This is 5 Questions. Each week, we send five questions to an artist featured in Under the Radar, our weekly email highlighting the best art on the ArtSlant network. This week we seek answers from Kailum Graves.
What are you trying to communicate with your work?
I consider my work political, but I prefer the subtle process of reflection over the shoveling of an opinion down a viewer's throat. That's probably because I don't think art is a political or emancipatory force—rather, it is what Fredric Jameson labeled “just another ‘pop’ in an all-pervasive pop-culture.” Thus, I’m not interested in examining or establishing perceived truths; instead, I’m interested in exploring the Absurd—the fundamental disharmony between our search for meaning and the meaninglessness of the universe—so I enjoy examining lose-lose paradoxes and unsolvable problems.
I Don’t Understand Modern Art, 2015-ongoing, 32 ChromaLuxe transfers on aluminium sheet, Each 20.23cm x 25.4cm
What is an artist’s responsibility?
For me, art is a response to the world—an attempt to capture an aspect of life as experienced by us—and is a catalyst for an ongoing open discussion and inquiry about the world.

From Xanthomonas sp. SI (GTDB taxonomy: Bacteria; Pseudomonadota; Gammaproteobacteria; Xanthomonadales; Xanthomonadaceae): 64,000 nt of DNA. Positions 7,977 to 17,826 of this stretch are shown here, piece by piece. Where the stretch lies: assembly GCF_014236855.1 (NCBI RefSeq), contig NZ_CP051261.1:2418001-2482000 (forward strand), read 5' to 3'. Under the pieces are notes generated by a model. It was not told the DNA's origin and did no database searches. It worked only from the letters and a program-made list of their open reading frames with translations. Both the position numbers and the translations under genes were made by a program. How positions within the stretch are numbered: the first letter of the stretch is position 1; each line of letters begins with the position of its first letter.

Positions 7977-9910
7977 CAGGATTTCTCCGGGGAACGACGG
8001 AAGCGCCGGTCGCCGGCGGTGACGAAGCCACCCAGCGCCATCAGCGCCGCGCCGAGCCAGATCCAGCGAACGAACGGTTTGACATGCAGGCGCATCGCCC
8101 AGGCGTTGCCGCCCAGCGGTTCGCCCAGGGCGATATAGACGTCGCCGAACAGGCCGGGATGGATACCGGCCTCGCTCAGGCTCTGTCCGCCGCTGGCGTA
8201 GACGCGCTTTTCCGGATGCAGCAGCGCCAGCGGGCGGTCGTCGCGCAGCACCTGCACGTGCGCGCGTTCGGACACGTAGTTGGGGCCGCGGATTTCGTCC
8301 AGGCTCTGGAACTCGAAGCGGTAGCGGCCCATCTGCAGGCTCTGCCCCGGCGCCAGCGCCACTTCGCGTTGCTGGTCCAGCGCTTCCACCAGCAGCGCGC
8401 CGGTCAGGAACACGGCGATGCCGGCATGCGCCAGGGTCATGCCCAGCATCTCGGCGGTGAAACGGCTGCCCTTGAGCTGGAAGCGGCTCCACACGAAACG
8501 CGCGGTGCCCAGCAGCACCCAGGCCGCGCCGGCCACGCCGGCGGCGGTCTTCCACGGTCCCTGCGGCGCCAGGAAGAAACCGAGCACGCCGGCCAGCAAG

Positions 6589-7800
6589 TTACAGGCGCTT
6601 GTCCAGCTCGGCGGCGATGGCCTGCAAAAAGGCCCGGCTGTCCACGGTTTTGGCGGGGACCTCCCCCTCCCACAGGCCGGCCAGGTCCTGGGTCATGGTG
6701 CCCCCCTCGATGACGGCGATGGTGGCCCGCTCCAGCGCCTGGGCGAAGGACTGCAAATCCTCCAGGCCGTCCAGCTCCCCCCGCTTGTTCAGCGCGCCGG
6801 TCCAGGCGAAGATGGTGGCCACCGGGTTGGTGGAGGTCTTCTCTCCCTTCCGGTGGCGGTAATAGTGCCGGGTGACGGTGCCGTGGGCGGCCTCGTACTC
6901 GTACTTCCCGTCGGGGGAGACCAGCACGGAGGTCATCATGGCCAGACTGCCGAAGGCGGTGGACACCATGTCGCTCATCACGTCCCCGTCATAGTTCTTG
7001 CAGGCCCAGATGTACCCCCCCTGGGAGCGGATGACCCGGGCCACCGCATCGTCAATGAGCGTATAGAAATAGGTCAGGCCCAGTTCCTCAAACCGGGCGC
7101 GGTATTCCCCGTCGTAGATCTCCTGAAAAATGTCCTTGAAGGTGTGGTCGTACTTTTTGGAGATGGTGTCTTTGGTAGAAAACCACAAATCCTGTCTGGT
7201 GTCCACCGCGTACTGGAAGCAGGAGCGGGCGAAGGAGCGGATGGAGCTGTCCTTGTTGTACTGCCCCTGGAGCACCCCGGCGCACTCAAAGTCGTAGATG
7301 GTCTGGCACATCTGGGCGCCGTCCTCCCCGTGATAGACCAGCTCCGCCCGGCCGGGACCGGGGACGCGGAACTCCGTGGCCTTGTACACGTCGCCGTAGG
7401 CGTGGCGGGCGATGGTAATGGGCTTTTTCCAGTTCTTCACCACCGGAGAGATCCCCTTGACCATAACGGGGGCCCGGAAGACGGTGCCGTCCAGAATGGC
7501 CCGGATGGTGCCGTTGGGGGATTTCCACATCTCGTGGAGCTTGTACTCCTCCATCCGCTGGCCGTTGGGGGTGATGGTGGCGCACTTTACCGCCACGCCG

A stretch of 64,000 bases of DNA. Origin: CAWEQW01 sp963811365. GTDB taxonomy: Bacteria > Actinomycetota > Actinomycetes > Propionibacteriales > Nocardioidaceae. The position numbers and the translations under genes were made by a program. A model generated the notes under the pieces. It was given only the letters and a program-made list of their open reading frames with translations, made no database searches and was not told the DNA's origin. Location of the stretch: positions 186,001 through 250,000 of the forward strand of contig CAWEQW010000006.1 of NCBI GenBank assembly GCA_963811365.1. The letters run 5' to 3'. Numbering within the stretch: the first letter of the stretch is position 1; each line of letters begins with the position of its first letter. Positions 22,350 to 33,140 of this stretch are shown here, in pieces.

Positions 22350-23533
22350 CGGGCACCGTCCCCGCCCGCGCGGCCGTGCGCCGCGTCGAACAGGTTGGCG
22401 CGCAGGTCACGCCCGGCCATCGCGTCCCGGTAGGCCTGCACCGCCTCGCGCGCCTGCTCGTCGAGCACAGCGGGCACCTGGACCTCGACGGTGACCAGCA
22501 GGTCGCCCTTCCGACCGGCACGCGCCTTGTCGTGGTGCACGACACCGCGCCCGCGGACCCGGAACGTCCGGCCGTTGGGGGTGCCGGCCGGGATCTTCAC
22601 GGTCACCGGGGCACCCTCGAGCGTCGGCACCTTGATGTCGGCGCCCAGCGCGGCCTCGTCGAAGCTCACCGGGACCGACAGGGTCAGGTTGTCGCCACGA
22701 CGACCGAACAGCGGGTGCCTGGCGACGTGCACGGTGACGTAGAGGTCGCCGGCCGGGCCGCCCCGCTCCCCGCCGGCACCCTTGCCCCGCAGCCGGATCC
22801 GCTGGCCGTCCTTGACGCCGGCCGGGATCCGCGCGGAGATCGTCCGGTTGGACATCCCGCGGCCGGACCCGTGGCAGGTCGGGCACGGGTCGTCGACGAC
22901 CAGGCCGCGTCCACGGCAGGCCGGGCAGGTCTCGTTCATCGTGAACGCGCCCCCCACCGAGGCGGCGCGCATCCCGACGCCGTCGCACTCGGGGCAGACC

Show us the greatest thing you ever made (art or not)?
The more I reflect on things I have created the more self-critical I become, so I don’t have anything in mind I would proudly label “the greatest.” Besides, I hope I’m too young to have already created my magnum opus. It would be very disappointing if my current work was my peak (I’m joking… kind of).
Data Rock (Take Me Somewhere Nice), 2016, 6 pigment prints on Hahnemühle cotton rag, framed, museum glass, Each 121cm x 40cm
Tell us about a work you want to make but never will:
A project I have been working on for years but will probably never finish, because it is incredibly time-consuming, involves sourcing YouTube political speeches by world leaders, extracting the frames, and examining the data—hundreds of thousands of still frames—for moments when they blink and appear to be asleep. The aim is to create a series of portraits of world leaders sleeping on the job and/or blindly leading the blind. The work reflects my interest in the relationship between theory and practice and is inspired by the growing literature concerning voter discontent, which is due, in part, to rising inequity, real wage decline, and a sense of injustice that nothing changed after governments and central banks were forced to rescue investment bankers during the 2008 financial crisis. But, who knows, maybe one day it will turn out to be the greatest thing I ever made.
Who are three artists we should know but probably don’t?
—The ArtSlant Team
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(Image at top: #1, 2016–2017, 131 ceramic mugs, Each 12cm x 8cm, overall dimensions 204cm x 116cm; Edition of 6 + 2 AP)